Scoring your Credit - How's your FICO?
Since we live in an automated society, it should come as no surprise that your ability to repay your mortgage boils down to a single number.
This score is compiled by credit reporting agencies. They use the payment history from your various loans: mortgages, car/motorcycle loans, credit cards, and the like.
Each of the three credit reporting agencies has its own formula for building your credit score. Fair Isaac and Cooriginally developed this score. .
Experian uses this model and calls its score FICO. Equifax's model, based on FICO, is called BEACON, while TransUnion, which also uses a slightly modified FICO, calls its score EMPIRICA. While each of the models considers a range of data available in your credit report, each agency uses the following to determine a score:
- Your Credit History - Have you had credit for years, or for just a short time?
- Late Payments - Do you pay your bills on time?
- Balances on your Credit Cards - How many credit card accounts do you hold, and how much do you owe on them?
- Requests for Credit - How many times have you had your credit checked for a loan?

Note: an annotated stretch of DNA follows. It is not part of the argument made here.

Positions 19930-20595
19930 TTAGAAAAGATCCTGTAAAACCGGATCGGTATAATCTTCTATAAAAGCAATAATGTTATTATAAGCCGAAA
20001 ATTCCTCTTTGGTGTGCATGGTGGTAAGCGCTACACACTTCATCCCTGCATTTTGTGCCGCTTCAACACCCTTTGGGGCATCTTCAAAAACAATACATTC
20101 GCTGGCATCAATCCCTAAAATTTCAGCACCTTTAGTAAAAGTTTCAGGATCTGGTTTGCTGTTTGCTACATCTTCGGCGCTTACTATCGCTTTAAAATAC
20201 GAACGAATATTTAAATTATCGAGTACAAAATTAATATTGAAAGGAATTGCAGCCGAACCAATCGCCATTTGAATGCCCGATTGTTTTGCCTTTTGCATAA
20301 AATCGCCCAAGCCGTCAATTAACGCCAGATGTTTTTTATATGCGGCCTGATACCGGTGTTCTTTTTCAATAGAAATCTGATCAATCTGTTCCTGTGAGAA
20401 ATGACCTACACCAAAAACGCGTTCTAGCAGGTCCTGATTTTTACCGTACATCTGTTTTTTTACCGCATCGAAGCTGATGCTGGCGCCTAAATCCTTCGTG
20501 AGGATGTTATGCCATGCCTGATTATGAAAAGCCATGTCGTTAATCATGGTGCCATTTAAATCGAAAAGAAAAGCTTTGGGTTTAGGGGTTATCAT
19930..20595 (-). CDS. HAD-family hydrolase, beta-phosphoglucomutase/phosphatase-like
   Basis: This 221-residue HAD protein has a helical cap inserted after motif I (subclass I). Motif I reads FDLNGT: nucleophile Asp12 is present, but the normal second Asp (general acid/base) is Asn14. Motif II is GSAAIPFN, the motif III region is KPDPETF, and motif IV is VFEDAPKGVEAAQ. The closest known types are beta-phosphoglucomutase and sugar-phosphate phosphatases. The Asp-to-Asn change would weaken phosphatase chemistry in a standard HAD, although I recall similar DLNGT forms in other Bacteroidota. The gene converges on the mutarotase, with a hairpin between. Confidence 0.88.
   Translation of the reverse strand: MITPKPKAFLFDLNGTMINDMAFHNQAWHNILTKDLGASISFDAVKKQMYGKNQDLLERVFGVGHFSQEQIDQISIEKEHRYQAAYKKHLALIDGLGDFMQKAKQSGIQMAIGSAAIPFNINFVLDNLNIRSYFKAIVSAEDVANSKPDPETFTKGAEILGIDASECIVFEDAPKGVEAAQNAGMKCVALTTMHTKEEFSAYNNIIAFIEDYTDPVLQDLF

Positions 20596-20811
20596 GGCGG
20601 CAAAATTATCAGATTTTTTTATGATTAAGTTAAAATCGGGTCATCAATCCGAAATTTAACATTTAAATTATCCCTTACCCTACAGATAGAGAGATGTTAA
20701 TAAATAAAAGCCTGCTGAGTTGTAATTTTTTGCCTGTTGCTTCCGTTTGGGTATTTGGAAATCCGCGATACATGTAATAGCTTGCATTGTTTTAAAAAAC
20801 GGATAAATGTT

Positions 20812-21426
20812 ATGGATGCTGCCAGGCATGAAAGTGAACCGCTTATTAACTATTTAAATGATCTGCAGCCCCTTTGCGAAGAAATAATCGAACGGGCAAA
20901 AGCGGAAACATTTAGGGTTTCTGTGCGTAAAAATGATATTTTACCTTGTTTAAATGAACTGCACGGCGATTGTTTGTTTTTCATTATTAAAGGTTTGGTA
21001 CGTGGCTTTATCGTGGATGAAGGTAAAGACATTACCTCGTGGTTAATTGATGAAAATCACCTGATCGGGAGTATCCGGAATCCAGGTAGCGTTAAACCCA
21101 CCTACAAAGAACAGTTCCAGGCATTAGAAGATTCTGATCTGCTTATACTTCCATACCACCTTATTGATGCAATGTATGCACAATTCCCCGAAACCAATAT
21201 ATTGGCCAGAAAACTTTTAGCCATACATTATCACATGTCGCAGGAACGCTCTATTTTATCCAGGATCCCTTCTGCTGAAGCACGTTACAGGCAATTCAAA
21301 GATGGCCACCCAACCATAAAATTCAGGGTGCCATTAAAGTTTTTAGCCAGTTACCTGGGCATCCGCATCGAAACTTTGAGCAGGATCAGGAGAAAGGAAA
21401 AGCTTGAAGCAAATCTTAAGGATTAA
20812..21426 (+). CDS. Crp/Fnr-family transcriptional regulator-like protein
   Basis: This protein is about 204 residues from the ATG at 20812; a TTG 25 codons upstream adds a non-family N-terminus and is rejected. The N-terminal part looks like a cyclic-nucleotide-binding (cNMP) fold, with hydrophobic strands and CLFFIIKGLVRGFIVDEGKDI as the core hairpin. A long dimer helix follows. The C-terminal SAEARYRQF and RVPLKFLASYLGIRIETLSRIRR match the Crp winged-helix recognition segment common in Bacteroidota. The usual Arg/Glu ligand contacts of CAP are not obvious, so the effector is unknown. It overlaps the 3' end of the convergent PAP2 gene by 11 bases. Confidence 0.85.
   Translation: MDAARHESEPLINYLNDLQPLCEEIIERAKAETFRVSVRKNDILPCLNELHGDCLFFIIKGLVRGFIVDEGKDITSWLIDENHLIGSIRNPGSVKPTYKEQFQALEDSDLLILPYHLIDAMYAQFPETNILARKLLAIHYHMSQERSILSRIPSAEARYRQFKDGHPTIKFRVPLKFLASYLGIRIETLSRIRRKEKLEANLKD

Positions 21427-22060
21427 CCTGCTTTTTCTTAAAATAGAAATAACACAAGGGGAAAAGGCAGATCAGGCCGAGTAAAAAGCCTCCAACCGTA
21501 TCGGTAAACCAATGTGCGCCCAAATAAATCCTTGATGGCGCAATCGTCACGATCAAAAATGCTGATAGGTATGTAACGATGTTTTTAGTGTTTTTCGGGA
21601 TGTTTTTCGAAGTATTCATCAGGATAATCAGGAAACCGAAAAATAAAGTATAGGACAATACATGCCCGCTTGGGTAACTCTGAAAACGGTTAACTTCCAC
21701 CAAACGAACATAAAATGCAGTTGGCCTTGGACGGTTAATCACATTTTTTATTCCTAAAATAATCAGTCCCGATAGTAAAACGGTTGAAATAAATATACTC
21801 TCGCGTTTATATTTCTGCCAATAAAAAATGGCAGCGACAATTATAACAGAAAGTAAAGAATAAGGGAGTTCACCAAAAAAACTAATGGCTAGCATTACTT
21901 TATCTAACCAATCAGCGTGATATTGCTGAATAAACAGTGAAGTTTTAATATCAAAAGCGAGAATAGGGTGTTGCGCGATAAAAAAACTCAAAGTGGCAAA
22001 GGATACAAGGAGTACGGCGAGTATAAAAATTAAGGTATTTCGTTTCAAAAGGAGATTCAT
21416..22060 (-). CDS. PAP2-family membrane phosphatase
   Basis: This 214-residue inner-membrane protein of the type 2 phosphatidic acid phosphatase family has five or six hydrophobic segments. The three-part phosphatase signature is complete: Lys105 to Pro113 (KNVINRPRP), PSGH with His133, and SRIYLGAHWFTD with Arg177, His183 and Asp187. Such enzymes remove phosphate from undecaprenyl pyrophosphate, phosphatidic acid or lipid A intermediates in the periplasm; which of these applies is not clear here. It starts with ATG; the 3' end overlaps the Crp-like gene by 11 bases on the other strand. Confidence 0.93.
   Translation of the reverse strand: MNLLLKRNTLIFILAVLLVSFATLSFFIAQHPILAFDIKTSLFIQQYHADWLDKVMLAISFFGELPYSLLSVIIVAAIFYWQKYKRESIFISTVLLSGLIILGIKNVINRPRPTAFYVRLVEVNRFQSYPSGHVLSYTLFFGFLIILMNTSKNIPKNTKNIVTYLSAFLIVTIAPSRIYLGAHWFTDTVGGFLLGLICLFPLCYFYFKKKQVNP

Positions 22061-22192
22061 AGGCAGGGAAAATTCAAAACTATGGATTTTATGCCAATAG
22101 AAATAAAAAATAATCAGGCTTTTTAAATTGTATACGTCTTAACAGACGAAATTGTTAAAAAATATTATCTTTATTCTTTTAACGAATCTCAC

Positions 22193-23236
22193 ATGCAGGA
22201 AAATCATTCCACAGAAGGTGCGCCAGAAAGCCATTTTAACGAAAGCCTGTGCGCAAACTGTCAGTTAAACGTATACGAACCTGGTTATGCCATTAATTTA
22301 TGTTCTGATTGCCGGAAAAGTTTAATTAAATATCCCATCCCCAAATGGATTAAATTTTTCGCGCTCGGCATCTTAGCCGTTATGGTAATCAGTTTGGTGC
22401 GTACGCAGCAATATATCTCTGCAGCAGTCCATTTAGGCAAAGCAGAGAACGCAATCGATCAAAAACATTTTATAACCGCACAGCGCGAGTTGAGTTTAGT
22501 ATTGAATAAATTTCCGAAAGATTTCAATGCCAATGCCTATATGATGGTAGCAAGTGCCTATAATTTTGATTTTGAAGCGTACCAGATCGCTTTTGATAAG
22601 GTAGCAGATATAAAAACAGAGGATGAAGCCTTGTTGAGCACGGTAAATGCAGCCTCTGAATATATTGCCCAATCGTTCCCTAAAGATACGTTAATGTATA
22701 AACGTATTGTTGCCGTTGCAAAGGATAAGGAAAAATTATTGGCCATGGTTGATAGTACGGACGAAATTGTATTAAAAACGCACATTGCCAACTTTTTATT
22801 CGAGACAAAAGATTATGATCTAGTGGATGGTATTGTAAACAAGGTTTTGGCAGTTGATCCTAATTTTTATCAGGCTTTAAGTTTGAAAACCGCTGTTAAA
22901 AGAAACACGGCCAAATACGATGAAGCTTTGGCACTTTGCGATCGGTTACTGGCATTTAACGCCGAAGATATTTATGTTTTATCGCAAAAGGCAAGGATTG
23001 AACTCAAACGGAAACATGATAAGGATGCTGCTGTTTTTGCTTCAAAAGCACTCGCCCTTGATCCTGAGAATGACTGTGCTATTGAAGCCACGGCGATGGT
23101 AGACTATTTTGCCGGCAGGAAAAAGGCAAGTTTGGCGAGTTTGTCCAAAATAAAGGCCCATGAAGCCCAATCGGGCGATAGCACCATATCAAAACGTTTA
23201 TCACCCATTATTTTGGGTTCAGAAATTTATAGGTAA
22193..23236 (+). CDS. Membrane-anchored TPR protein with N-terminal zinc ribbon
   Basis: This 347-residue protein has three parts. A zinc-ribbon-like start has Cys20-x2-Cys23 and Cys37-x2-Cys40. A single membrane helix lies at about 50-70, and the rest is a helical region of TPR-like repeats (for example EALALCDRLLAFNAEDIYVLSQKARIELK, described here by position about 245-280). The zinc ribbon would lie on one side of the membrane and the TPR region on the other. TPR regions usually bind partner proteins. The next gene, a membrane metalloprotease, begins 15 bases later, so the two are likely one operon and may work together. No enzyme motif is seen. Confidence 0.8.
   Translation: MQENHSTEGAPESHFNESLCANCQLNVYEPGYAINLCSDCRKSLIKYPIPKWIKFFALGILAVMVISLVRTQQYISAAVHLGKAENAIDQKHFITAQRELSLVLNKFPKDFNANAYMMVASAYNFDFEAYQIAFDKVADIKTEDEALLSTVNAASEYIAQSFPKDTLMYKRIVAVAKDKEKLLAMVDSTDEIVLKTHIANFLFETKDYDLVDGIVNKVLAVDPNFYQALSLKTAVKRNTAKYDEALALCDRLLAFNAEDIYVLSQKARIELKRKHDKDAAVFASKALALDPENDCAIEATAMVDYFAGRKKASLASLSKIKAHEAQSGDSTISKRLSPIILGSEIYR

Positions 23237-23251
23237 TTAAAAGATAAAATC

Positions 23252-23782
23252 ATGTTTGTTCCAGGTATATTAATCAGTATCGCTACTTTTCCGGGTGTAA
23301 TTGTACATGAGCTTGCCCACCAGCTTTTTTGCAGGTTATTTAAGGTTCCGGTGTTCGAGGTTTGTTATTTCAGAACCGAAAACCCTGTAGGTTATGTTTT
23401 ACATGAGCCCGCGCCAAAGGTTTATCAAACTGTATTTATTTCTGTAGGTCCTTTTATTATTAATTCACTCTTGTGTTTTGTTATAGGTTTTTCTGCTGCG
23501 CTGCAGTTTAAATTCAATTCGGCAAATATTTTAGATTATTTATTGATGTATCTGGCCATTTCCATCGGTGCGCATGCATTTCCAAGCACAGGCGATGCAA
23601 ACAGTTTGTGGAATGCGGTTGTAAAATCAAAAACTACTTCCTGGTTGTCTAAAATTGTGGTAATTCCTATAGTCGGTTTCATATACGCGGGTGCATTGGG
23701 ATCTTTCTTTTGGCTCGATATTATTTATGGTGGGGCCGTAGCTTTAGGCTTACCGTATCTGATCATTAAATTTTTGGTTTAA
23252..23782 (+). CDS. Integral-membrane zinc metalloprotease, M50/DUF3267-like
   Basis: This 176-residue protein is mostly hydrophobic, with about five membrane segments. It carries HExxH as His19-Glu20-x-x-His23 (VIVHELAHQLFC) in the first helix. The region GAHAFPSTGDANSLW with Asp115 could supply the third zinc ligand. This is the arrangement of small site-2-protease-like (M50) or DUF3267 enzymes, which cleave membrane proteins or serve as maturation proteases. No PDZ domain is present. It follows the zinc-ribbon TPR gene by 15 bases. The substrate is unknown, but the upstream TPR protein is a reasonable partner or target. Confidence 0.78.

These factors are assigned weights based on the formula being used. Each formula produces a single number which may vary a a little from one agency to another. Credit scores can be as low as 300 and as high as 800. Higher is better. Most home buyers these days have a score above 620.
Credit scores make a difference in your interest rate
FICO scores affect more than your ability to get a loan. They also affect your interest rate. Higher scores indicate you are a better credit risk, and thus may qualify for a better mortgage rate.
Improving your score
What can you do to improve your FICO score? Very little in the short term. Some companies promise quick fixes, but they can't do anything different than what you can do — for free. You must remove any incorrect reporting from your credit report; this is the only "quick fix" for credit troubles.
Getting your FICO score
To improve your score, you've got to have the reports that the agencies use to build it. Of course, you need the score as well. Fair Isaac has created a web site (www.myFICO.com) that lets you do just that. For a reasonable fee, you can get your FICO score from all three agencies, along with your credit report. They also provide helpful information and online tools that help you understand how to improve your credit score.
You can get a federally-mandated free credit report once a year from all three credit reporting agencies at AnnualCreditReport.com. These reports do not include a free score, but it's very inexpensive to get one at the same time.
Now that you have all the facts, you will be a more informed consumer and you'll be better positioned to get the most favorable mortgage.
Want to know more about your FICO score? Give us a call: 718-441-7000.